[quote][p][bold]davidcp[/bold] wrote: Do you known why they go around in cars? I'll tell you. 1. The criminals do. Duh! 2. As there are less of them and people call to report stuff, they have to get there. It's a long walk from Lower Machen to Malpas (one 'patch' according to maps). 3. When they've been called they might have to do something about what they've been called to. How often does what happened happen in a small 100 sq yard bubble, I wonder? 4. Having done THAT something they might arrest someone. Unless I am mistaken, they can't interview arrested suspects over a mobile phone or radio, so they have to go to a station. 5. Writing a report on foot, on the beat, in the rain, means the CPS gets a soggy report. Better to write up what the public called them about on a desk, indoors. Where the computers are. 6. It's not like the Bill, where it's all wrapped up without a file in 60 mins including adverts. Surprise! Funny thing is, I bet the people who want them walking the beat don't want them to see their bald tyres, untaxed cars, pavement parking, etc. They just want then to see OTHER people's misdemeanours.[/p][/quote]You are correct, motor transport is an absolutely essential requirement of modern and efficient law enforcement. Going around in cars certainly enabled some Gwent officers to throughly investigate the log flume at Barry Island, and also enabled a trouser dropping firearms officer to ensure that his female friend got home safe and well. Further afield and more recently, access to cars gave the opportunity for a police officer in Durham to apparently demonstrate to an arrested person that he could drive at 140mph whilst on their way back to the nick! The Red Claw

5:32pm Sat 25 Jan 14

keithbob says...

does that include bettws police station,theres never anyone in there when i walk past there!
does that include bettws police station,theres never anyone in there when i walk past there! keithbob

8:14pm Sat 25 Jan 14

varteg1 says...

rightsideup wrote:
Frankfurt wrote:
I think that Johnston is doing what he thinks best but it is an odd situation when you have libraries etc. closing, the NHS stretched beyond belief and he's reopening redundant police stations.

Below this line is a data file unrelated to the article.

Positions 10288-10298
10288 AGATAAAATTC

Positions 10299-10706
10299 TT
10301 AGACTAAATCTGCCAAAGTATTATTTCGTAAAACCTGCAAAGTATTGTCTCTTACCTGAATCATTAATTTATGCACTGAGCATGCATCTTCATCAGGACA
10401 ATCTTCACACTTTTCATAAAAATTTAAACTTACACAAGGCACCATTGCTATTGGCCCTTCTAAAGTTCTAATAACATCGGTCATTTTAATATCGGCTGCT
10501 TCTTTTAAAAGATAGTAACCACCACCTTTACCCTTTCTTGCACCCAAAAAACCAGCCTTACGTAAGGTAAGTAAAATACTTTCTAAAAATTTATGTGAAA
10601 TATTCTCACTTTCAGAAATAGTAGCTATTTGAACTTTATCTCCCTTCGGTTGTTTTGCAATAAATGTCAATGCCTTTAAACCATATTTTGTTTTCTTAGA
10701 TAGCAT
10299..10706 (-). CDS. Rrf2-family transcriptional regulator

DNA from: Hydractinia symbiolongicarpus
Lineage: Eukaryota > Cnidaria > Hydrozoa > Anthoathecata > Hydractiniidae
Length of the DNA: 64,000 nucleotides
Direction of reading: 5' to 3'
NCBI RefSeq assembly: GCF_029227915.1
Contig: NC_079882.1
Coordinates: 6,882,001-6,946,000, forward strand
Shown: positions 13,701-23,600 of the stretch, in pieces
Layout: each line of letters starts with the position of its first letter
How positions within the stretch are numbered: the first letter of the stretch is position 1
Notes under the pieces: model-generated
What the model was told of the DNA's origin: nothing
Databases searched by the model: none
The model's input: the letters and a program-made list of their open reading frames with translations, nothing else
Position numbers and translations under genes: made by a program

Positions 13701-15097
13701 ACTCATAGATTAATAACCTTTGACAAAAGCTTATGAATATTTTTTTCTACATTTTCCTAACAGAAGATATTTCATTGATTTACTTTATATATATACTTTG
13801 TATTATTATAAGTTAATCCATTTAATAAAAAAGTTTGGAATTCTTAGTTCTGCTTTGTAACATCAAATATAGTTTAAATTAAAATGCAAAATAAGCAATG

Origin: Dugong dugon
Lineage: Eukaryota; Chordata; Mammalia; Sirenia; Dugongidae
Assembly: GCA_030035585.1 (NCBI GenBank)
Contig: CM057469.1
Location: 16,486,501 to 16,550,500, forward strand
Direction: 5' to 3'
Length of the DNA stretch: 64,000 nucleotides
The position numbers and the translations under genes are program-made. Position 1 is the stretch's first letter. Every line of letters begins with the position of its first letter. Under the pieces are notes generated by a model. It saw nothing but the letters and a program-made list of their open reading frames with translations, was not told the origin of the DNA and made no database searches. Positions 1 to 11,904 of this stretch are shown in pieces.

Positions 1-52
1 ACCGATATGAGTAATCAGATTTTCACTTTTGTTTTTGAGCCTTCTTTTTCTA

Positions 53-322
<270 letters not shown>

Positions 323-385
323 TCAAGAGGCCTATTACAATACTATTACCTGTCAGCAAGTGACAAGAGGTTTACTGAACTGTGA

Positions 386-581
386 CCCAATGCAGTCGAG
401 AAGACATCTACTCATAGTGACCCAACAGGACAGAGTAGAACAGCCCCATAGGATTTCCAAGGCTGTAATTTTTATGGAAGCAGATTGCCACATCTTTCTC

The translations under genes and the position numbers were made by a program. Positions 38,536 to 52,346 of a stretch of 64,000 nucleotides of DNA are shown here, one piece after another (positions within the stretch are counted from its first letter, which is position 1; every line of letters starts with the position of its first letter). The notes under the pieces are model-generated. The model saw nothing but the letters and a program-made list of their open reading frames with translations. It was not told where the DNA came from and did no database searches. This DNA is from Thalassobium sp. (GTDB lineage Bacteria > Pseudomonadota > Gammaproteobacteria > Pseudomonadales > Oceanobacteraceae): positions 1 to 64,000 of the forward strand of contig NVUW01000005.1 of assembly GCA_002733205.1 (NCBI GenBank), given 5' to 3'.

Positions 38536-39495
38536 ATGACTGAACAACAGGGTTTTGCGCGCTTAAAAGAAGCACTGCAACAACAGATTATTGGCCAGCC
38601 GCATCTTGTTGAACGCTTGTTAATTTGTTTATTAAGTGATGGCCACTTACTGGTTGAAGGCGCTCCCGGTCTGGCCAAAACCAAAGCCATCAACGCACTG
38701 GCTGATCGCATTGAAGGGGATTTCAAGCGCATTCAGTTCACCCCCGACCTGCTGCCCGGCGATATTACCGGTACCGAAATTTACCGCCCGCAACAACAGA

I'd rather see an open police station than an open library!.
Miss the point why don't you.

Libraries benefit the rate payers, take them, away and stir up anger, tell Joe Public his local library is to close whilst at the same time a cop shop, closed for 'economic' reasons, is to reopen and all that can be expected is resentment by the law abiding element whose enjoyment in a book is deemed of less value than a place of comfort for the invisible police force.
If the force managed to operate sans closed stations, then irrespective of why they are to be reopened, then they, in effect, do not need to be reopened.

Wiser and more experienced heads than Johnson deemed them obsolete, and he, with hardly any real support for his appointment can offer little excuse, other than seeking popularity, fore putting them back on roster.
[quote][p][bold]rightsideup[/bold] wrote: [quote][p][bold]Frankfurt[/bold] wrote: I think that Johnston is doing what he thinks best but it is an odd situation when you have libraries etc. closing, the NHS stretched beyond belief and he's reopening redundant police stations.[/p][/quote]I'd rather see an open police station than an open library!.[/p][/quote]Miss the point why don't you. Libraries benefit the rate payers, take them, away and stir up anger, tell Joe Public his local library is to close whilst at the same time a cop shop, closed for 'economic' reasons, is to reopen and all that can be expected is resentment by the law abiding element whose enjoyment in a book is deemed of less value than a place of comfort for the invisible police force. If the force managed to operate sans closed stations, then irrespective of why they are to be reopened, then they, in effect, do not need to be reopened. Wiser and more experienced heads than Johnson deemed them obsolete, and he, with hardly any real support for his appointment can offer little excuse, other than seeking popularity, fore putting them back on roster. varteg1